Fonotoe speaks up for lawyers and their fees
Member of Parliament for Anoama’a West, Fonotoe Pierre Lauofo, has dismissed calls for the Government to regulate lawyers' fees.
The former Deputy Prime Minister, who is a lawyer by profession, said the fees charged by lawyers are a lot less compared to fees charged by consultants, accountants, auditors and engineers.
Speaking during the budget discussion in Parliament this week, the M.P. said that as a businessman, the services of an auditor and accountant is required on a regular basis. He said this is understandable because it is required by law to have accounts audited when paying tax and banks need to see financial statements.
“Honourable Speaker, you are a well-known businessman in the country, these services are required on a yearly basis,” he said.
“It is needed because it is required to comply with the law, but similarly the cost of engineers its not cheap…”
Fonotoe made the comparison that lawyers services is only required when you break the law. It is not a service required on a daily basis.
“You don’t just sit there and think to yourself that you might need to go see the lawyer,” he said.
“Only if you are in trouble with the law and did something wrong in the upcoming general election where a candidate takes you to Court then you go out to find a lawyer.
“That is only once in five years [of the general election]. That is why I’m saying why discuss lawyers fees when its not that expensive?”
Fonotoe had also made reference to the Minister of Finance, Sili Epa Tuioti, saying that he too is a consultant and the cost of such services are not cheap.
“When a business person wants to start up business, PUMA would tell you they need to have an Environment Impact Assessment report,” he pointed out. “It’s a very small business but it requires this E.I.A. report and when you find the consultant who has just graduated his bill is $30, 000. But that is the cheapest out of all of them.”
The M.P. for Anoama’a West said he feels for the members that raised the need to regulate the costs of lawyers' fees in relation to adoptions. He said the matter could’ve been settled outside Parliament where he would’ve offered his service for free to do the adoption.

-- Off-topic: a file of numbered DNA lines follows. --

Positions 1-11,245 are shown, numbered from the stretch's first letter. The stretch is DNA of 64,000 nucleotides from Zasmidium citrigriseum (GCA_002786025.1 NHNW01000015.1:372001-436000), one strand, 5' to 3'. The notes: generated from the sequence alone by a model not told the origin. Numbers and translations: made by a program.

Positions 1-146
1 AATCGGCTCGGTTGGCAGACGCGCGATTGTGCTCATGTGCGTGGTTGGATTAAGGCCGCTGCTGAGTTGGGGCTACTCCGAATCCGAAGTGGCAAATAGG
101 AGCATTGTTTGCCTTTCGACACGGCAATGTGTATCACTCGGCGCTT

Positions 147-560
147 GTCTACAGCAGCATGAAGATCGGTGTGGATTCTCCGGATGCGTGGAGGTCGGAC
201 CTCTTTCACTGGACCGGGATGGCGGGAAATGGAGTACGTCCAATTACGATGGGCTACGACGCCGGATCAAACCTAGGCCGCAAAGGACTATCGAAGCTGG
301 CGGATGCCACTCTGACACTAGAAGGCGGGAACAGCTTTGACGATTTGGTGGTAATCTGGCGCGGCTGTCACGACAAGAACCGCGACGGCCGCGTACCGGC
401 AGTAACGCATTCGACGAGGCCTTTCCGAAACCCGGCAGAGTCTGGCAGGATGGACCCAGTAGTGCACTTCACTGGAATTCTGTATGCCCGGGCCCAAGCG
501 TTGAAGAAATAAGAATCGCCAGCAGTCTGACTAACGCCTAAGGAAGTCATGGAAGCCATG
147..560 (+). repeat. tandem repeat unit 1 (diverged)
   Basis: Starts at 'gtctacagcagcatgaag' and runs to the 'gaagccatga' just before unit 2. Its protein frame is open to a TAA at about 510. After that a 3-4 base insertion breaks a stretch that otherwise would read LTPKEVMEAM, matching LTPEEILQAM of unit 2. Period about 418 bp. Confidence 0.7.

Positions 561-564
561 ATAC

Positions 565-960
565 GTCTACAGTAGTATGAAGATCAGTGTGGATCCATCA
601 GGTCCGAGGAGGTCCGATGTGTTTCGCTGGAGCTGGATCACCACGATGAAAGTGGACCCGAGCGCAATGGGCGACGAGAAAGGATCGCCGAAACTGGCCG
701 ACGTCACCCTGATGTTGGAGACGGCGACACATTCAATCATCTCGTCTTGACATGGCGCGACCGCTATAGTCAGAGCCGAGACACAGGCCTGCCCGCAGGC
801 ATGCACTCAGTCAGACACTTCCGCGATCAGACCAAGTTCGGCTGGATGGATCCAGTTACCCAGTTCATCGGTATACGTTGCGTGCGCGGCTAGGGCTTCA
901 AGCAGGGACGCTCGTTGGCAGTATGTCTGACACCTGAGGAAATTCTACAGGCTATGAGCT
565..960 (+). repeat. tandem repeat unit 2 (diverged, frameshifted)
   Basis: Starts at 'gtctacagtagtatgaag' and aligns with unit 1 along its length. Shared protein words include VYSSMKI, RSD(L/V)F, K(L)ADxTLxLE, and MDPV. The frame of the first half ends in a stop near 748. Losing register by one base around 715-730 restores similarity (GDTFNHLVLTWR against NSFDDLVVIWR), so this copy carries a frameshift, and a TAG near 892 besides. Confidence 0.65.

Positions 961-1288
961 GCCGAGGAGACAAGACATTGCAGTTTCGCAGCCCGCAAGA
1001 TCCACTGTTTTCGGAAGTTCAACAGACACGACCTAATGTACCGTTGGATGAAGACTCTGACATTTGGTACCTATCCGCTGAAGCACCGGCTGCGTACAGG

But Member of Parliament for Anoama’a East, Alai’asa Sepulona Moananu, interjected.
He said he is an auditor by profession and would offer his services for free to Fonotoe.
Alai’asa reminded of a story about an engineer who had used a spanner to hit the car battery and got the car running again.
“The engineer said the spanner costs $1 tala but the $99 tala is for my brain that thought about how to fix the car,” he said.
“That is the reality of these professions where some can’t sleep well, thinking about it, just like auditors.”
Prime Minister, Tuilaepa Dr. Sailele also spoke about the matter. He said fees for auditors should be higher because they deal with business people who have the money.
Tuilaepa said the concern about lawyers fees is valid because they are dealing with people who don’t have money and are in trouble with the law, similarly with doctors dealing with the sick.
M.P. for Falealili West, Fuimaono Teo Samuelu, initially raised the issue on the cost of lawyers fees in the processing of adoption papers.
He said the process of adopting children should be transferred back to the Court to alleviate costs and ensure consistent fees are charged on processing the papers to avoid hefty fees.
Fuimaono noted that some law firms charge legal fees up to $3000.
If the service cannot be carried out solely by the Registrar of Courts, Fuimaono suggested a regulation be formulated to establish a price ceiling for such services.
Minister of Justice, Courts and Administration, Fa’aolesa Katopau Ainu’u said Government cannot regulate legal fees as it is determined by the law firm and it varies for the processing of adoption paperwork.